Why and How to Reduce Fractions Into Their Lowest Terms?

Before attempting to engage in dividing fractions, it is of the upmost importance that one be familiar with multiplying fractions. Multiplying is by far the most simplistic operation to perform on a set of fractions, and it really does not matter at all how many are involved; the process is still the same.

To engage in multiplying fractions, simply multiply the numerators by each other and multiply the denominators by each other. Unlike adding fractions, there is no need to equalize the denominators before multiplying how to divide fractions.

A little note about how multiplying fractions might come up in a word problem: The word "of" generally suggest that it might be time to multiply in a word problem. Consider this example: Jimmy ate three quarters of the bag of apples. There were twenty apples in the bag. How many apples did Jimmy eat? In this example, you would multiply 3/4 by the quantity 20 (the answer is 15 apples).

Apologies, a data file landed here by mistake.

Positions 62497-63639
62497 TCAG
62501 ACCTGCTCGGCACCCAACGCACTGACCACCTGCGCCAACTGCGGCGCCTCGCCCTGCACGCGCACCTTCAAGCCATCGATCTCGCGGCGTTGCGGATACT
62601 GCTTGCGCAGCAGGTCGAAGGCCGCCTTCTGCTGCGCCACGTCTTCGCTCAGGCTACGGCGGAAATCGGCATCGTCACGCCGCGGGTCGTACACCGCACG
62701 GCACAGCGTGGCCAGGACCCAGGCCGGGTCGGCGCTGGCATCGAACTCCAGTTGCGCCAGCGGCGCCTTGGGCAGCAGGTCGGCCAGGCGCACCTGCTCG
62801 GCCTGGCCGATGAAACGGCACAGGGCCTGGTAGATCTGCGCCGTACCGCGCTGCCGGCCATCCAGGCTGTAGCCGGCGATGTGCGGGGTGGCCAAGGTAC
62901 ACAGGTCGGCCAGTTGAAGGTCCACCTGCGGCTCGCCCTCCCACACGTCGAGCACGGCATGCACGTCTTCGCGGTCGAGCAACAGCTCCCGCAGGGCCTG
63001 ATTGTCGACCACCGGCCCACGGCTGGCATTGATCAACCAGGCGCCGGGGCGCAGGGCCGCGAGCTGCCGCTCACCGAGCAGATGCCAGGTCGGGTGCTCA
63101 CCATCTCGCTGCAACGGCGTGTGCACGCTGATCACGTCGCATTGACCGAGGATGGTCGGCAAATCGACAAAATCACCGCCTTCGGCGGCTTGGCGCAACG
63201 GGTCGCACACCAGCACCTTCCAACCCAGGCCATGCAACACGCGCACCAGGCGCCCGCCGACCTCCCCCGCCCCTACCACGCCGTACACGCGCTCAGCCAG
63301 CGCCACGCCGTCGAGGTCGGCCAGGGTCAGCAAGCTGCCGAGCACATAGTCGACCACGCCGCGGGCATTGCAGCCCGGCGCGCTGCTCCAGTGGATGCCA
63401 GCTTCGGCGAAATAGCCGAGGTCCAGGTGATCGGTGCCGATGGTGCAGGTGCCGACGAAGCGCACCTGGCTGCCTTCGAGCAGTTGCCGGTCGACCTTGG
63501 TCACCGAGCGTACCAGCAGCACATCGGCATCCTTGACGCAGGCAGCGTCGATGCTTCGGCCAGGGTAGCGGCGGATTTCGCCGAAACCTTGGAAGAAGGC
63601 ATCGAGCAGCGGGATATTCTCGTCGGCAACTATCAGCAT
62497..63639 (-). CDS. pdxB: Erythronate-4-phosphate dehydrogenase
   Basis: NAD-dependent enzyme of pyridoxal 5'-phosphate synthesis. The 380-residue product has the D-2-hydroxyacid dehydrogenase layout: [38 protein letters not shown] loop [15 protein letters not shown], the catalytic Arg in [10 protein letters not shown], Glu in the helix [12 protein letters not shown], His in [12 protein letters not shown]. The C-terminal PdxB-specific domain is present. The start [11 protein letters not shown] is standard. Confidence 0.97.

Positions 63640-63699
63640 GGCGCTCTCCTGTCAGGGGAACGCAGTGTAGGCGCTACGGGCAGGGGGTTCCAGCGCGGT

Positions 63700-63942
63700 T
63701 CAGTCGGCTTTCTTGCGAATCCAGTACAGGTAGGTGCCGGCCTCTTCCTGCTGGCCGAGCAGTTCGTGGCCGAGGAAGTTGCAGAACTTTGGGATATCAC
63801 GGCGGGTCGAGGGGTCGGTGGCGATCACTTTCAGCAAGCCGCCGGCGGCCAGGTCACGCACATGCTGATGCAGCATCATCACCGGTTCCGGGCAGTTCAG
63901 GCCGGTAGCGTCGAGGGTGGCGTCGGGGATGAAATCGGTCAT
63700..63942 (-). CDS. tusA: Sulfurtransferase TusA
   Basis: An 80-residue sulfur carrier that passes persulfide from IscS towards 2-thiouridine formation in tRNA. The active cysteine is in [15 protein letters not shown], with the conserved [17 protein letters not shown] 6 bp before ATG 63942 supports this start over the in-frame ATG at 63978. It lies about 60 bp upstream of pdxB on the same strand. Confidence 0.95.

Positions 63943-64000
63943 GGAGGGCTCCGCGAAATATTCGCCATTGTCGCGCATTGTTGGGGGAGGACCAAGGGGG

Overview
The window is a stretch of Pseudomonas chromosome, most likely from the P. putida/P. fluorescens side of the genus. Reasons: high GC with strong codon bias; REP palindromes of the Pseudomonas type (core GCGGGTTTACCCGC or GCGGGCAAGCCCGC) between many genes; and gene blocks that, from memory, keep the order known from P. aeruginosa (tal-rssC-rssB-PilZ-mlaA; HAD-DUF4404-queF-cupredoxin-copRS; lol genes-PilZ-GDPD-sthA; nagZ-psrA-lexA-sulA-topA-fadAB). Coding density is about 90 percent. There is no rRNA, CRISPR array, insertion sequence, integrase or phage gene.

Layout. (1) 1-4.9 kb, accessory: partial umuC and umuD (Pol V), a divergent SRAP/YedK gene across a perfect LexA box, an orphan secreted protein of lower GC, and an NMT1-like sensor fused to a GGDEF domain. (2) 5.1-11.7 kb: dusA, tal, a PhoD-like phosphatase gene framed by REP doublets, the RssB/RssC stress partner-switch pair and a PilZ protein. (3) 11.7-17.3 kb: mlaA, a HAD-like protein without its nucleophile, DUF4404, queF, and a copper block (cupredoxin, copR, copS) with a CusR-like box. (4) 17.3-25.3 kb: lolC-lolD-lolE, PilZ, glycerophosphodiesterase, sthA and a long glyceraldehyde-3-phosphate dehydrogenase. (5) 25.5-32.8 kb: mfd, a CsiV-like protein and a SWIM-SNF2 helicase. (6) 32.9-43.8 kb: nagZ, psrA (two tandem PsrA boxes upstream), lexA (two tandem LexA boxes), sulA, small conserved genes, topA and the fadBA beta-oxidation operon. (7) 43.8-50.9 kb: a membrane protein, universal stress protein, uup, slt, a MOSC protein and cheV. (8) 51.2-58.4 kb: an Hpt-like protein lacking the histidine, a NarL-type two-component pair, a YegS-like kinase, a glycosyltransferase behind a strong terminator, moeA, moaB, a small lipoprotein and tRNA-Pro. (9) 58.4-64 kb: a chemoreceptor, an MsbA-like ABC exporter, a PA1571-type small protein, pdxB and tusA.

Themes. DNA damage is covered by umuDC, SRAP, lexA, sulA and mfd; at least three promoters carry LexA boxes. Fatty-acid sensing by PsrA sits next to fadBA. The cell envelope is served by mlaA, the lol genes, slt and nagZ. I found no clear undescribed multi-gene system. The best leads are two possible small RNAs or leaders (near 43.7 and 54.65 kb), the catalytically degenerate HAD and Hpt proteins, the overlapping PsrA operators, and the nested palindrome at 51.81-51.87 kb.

Dividing fractions is very similar to the process described above. The only real difference is that you must be careful to take the reciprocal of the second fraction before multiplying them together. Taking the reciprocal simply means that you flip it over so that the numerator is the new denominator and the denominator is the new numerator. Thus, in practice, (3/4)/(1/7)=(3/4)*(7/1)=(3*7)/(4*1)=21/4. Therefore, if someone asks you how many sevenths there are in three fourths or something similar, you'll know what to do.